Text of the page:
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Action Comics #1054
DC Comics

Comic Books

‘Action Comics’ #1054 has an anime-style power-up

Kal-El flexes in the main story, while the backups falter.

Action Comics’ main story, “Power Like This!” by Phillip Kennedy Johnson and Max Raynor, builds towards an exciting confrontation with a familiar adversary. The backups are also here.

SPOILERS AHEAD for Action Comics #1054!

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Picking up immediately where the previous issue left off, we find Otho-Ra in the aftermath of what appears to have been an attack perpetuated by her. Upon being approached by her brother and Superman (Jon), the trio are attacked by Metallo and his drones, resulting in the twins being captured. Jon’s reaction to this development is interesting, as he seems to be wrestling with his newfound position and responsibility not only as (a) Superman, but as the eldest sibling of the Kent house. 

With Superman (Clark) arriving on the scene shortly after, Metallo is tracked to a LexCorp site across town. Despite attempting to talk him down, Superman is made to face a massive Kryptonite blast from Metallo. Almost effortlessly, Superman tanks the attack and proceeds to not only put his fist in Metallo’s chest, but form a Susanoo large energy avatar from the Genesis fragment that powers Metallo’s new heart.

Action Comics #1054

This sequence, not to mention the entire main story, is brought to life by Raynor’s art, which itself is similar yet distinct from Rafa Sandoval’s art from previous issues in the series. This is to say that it’s perfectly fine, particularly in the head-sculpt area where Sandoval’s work gets more than a little same-y; Raynor is able to make Metallo look legitimately menacing, in part due to the crackling flame-like energy effets that radiate from Metallo’s chassis. Everything else in the issue looks largely fine, though my only other complaint on the art front lies with the fact that we are not seeing Superman’s (Jon’s) jacket as often as I would like.

Following this, in typical fashion, Superman (Clark) proceeds to swiftly dispatch Metallo with a combination of this new Genesis-related ability and multiple well-placed shots of heat vision, before offering to help him rescue his sister. It’s only two pages, but the sequence speaks volumes on Superman being helpful to almost everyone, whether ally or adversary. And now, with Metallo as a (presumably) temporary partner, Superman and co. shall go on to trade blows with Tracy Corben’s captor.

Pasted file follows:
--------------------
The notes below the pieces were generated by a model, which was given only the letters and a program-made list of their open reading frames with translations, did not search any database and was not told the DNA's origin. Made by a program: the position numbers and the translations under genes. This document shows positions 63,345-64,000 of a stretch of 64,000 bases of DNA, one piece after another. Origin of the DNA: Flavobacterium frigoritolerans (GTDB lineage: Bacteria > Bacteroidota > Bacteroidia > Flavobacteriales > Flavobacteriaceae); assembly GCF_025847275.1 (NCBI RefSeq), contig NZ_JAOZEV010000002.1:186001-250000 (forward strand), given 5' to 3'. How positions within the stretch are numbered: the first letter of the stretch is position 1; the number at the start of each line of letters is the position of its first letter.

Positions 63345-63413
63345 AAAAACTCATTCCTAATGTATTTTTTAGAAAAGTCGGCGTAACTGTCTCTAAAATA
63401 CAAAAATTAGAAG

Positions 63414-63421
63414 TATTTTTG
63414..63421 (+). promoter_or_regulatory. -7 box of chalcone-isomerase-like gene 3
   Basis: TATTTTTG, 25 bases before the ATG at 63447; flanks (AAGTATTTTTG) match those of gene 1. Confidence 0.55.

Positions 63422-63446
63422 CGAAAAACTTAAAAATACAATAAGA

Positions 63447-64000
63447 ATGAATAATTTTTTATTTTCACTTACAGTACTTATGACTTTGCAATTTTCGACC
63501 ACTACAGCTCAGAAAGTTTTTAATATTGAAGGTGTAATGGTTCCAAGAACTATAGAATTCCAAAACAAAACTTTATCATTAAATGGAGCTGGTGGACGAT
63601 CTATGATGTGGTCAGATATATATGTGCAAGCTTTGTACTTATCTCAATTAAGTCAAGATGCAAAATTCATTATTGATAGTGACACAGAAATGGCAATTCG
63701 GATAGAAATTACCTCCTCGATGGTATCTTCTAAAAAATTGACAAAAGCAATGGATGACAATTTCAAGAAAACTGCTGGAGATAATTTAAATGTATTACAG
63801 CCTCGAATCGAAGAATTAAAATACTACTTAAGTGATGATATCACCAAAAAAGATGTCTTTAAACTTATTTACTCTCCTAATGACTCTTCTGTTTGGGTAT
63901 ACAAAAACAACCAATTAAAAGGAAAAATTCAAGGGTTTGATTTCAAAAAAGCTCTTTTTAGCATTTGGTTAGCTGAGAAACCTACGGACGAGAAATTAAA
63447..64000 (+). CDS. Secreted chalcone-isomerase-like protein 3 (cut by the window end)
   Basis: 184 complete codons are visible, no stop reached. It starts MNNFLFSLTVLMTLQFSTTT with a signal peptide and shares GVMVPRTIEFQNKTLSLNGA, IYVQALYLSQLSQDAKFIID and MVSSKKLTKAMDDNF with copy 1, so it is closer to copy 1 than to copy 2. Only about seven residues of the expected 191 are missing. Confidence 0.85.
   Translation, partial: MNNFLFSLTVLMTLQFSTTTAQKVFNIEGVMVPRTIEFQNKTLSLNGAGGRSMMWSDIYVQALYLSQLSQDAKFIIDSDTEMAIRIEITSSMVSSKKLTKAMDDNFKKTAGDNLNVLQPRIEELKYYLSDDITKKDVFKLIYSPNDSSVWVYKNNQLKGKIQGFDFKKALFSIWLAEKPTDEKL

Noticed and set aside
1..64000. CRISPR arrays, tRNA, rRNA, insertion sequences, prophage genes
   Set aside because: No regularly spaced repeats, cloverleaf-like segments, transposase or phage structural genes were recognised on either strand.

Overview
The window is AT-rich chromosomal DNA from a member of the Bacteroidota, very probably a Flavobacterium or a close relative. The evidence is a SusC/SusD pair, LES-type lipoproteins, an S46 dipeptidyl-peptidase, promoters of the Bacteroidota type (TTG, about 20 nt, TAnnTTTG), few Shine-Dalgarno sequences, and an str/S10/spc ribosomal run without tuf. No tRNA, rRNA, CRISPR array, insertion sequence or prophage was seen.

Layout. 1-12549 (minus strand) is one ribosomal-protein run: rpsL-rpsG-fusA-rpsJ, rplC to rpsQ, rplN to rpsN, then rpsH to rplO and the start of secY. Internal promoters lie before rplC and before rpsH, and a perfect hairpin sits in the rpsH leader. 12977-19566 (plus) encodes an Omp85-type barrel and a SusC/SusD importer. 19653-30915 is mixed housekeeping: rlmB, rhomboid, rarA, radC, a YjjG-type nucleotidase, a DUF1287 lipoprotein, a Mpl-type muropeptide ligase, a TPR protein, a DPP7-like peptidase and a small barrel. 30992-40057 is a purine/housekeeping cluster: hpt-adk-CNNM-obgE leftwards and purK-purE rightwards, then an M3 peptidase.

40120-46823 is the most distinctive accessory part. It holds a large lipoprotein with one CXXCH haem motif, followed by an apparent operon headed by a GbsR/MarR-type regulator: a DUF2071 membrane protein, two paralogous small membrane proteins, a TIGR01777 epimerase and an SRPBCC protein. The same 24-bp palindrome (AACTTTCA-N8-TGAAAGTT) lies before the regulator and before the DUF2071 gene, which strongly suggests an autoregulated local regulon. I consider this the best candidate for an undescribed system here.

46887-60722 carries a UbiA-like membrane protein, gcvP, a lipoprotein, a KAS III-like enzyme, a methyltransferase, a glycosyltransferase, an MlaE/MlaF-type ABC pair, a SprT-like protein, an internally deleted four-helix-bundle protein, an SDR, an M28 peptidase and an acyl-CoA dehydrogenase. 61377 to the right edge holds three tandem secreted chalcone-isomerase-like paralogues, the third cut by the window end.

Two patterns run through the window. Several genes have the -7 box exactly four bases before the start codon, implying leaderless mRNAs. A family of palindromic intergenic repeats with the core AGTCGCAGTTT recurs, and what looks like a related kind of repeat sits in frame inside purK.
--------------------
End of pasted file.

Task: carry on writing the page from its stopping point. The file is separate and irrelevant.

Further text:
On the one hand, this story is perfectly fine, doing nothing egregiously wrong or offensive (unless you’re the type to take issue with fictional characters developing new powers seemingly out of the blue) while introducing some interesting ideas that may be revisited in future issues. On the other hand, with the reveal of what appears to be the “true” antagonist of this arc, I’m concerned that Johnson may fall into the same trap as the end of the Warworld arc, that is, compressing a great deal of content into one climactic issue.

Then there are the backup stories, which have arguably gone from average to poor. For starters, the Jurgens story, “Home Again, Part Four”, has lost Lee Weeks on art duties, which immediately caused this one to plummet in enjoyment for me, as the previous installments had not really been anything to write home about. Norm Rapmund, the replacement artist, isn’t bad, but when compared to the more stylized illustrations of Weeks, the quality difference is night and day. Add to that a twist that barely warranted a groan, and this first backup is, by and large, a dud.

The second backup, “Steel: Engineer of Tomorrow, Part One”, is borderline alright, though I think I enjoyed the previous backup featuring Power Girl and Lilith more. Written by Dorado Quick with art by Yasmín Flores Montañez, the dialogue is pretty hit or miss throughout, while the rehashing of Steel’s origin comes across as tired and rote (though this might be someone’s first comic book, so I digress).

In any case, the fight between Steel and Amalgam was not bad, and Steel’s speech at the end of the showed that Quick seems to have some grasp on Steel’s (John Henry’s) voice as someone trying to live up the example of Superman by his own means as a working class man turned corporate-type. If anything, while I don’t think the story is bad overall, I’m partially of the mind that the information presented in this backup story (however long it runs) will be summarized or referenced in the opening issue of the upcoming Steelworks by Michael Dorn and Sami Basri, making this backup story spot potentially more befitting of another member of the Super-family/supporting cast (though whether or not I would read that is another matter entirely).

All in all, while I won’t not recommend this issue for those who are keen to keep up with the main story, the backup stories may make Action Comics #1054 a tough sell for readers that want to get the most bang for their buck. This won’t be enough for me to drop the title, but I can only hope that Johnson can keep his foot on the gas in order to maintain the interest of the Superman fandom. 

Action Comics #1054
‘Action Comics’ #1054 has an anime-style power-up
Action Comics #1054
If you're keen to see Superman get another new power that will probably be forgotten after this run, you'll want to pick this up. Otherwise, you can let this one ride the discount bin.
Reader Rating0 Votes
Writing is good – PKJ seems to be setting up some future development for Jon, while also continuing to excel at writing Clark.
Art is also good, Raynor maintains the quality set by Sandoval.
Quick backup is just fine...
...but that's it. Neither a total win or loss.
Jurgens backup is not it.
Table-setting of previous issues prompts concerns for arc conclusion.
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